Calendar Poetry

Poets! Every First Thursday @ Bird and Beckett

Featured Poets:

Nellie Wong and Robert Eugene Rubino

On the first Thursday of each month, Jerry Ferraz and Michael Koch host a poetry reading that showcases local legends, poets passing through and folks from around the Bay — typically two featured poets followed by an open mic. We can count on a warm group of poets and poetry fans eager to hear the features and the potpourri of poets of every stripe who come out to read and keep the open mic scene alive.

An open mic hosted by Jerry Ferraz and Michael Koch follows the featured readers.

Robert Eugene Rubino is the author of the hybrid prose-and-poetry collection “Aficionado” (Humming Word Press) and two poetry collections: “Vanity Unfair” (Cathexis Northwest Press) and “Douglas Knocks Out Tyson” (UnCollected Press). He’s published prose and poetry in various online and print literary journals and he received a Pushcart Prize nomination for creative nonfiction in 2016. After graduating from San Francisco State University with a journalism degree in 1979, he worked as a newspaper copy editor and sports columnist, mostly in Sonoma County, for more than 30 years. In the year before the pandemic he was a regular at the weekly poetry open mic at Sacred Grounds in the city and he continues to participate at open mics in various venues in and beyond the Bay Area both in person and online. Born in New York City when the Giants still played at the Polo Grounds, he’s old enough to remember the Cuban Missile Crisis and smart enough to solve the Times crossword puzzle on Mondays (other days not so much). He lives in Palo Alto with his wife, Terry.

Nellie Wong’s most recent volume of poems is Breakfast Lunch Dinner (Meridian Press Works, 2012). Her first, Dreams in Harrison Railroad Park (Kelsey Street Press) was published in 1977, followed by The Death of Long Steam Lady (West End Press, 1986). Stolen Moments, a chapbook, was published in 1997. Her poems have appeared widely in periodicals and anthologies including those of The Revolutionary Poetry Brigade and Moonstone Press, among others, and one of her poems was published in 2023 on The American Academy of Poets’ Poem-a-Day webpage.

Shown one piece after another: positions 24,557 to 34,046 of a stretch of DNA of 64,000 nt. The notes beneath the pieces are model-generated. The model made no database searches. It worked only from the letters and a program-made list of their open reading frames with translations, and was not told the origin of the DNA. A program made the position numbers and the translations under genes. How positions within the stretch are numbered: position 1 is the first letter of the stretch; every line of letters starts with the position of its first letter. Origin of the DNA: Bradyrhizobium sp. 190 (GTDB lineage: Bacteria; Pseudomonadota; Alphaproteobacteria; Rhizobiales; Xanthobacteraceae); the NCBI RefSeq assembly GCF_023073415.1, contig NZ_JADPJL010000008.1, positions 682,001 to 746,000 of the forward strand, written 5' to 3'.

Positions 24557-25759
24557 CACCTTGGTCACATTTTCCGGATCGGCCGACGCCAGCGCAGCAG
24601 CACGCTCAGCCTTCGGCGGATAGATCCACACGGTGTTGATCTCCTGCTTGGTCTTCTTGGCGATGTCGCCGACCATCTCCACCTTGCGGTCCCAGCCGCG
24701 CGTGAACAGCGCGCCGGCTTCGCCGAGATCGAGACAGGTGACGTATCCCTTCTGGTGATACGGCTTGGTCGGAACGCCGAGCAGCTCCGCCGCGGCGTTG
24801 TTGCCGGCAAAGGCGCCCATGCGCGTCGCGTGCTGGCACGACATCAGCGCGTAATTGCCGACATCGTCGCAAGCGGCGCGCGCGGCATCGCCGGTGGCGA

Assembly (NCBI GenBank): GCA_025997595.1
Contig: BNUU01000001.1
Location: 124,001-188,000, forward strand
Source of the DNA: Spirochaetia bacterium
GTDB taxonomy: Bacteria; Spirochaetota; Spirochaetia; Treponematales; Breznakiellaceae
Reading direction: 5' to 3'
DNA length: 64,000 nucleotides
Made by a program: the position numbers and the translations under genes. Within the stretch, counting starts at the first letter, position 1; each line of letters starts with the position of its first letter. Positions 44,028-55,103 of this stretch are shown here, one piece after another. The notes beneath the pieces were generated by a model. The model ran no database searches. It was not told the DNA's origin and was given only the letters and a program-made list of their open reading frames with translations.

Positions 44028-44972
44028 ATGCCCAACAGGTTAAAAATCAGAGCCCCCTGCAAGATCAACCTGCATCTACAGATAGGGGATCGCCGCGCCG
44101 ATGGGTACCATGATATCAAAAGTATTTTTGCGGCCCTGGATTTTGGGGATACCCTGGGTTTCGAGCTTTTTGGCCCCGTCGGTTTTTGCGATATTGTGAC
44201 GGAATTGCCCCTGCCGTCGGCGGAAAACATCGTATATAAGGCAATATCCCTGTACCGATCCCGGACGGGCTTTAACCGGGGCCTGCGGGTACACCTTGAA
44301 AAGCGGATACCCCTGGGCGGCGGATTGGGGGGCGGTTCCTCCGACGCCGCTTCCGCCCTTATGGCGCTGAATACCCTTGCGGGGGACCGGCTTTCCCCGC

Currently, Nellie writes, participates in radical politics and gives readings, including a solo reading at Stanford in the fall of 2023, and is wrapping up a new collection of poems. She is active performing with The Last Hoisan Poets (Merle Woo, Genny Lim and Flo Oy Wong ) at various venues including the deYoung Museum, Asian Art Museum, Oakland Asian Community Center, UC Berkeley, among others. A new manuscript is complete, which she hopes will be published this year, “as I race to 90(!) in September.” 
She has received awards from the Women’s Foundation (San Francisco), University of California, Santa Barbara’s Asian American Faculty and Staff Association, and the San Francisco-based Kearny Street Workshop, a multidisciplinary art collective. 
In the late 1960s, when she was in her mid-30s, Nellie studied poetry at SFSU and became active with the Women Writers Union on campus. A life of activism and creative productivity has ensued.
Beginning in the late 1970s, Nellie served for many years as the Bay Area organizer of the Freedom Socialist Party. She remains active with the party as well as with Radical Women and Bay Area United Against War. In 1979, she co-founded the feminist literary and performance group Unbound Feet with Merle Woo, Genny Lim, Kitty Tsui, Nancy Hom and Canyon Sam. In 1983, she traveled with Tillie Olson, Alice Walker and Paule Marshall on the first U.S. Women Writers Tour to China.She taught poetry at Mills College in Oakland from 1983 to 1985, as well as play writing at the Asian American Theater Company in San Francisco and women’s studies at the University of Minnesota. During the 1980s and 1990s, she was keynote speaker at many national and regional conferences, including Third World Women and Feminist Perspectives, Women Against Racism, and the National Women’s Studies Association. Nellie has recited her poetry in China, Cuba and throughout the U.S. and has participated on numerous panels concerning labor, Asian American literature and poetry.
In 2011, students at Oakland High, Nellie’s alma mater, succeeded in having a building on campus named for her. In 2022, she received PEN Oakland’s Reginald Lockett Lifetime Achievement Award.
Nellie was born in Oakland’s Chinatown in 1934 and has lived in Glen Park for a long time now. We’ve been honored to have her as a friend and neighbor, and are always pleased when she can read her work in the store.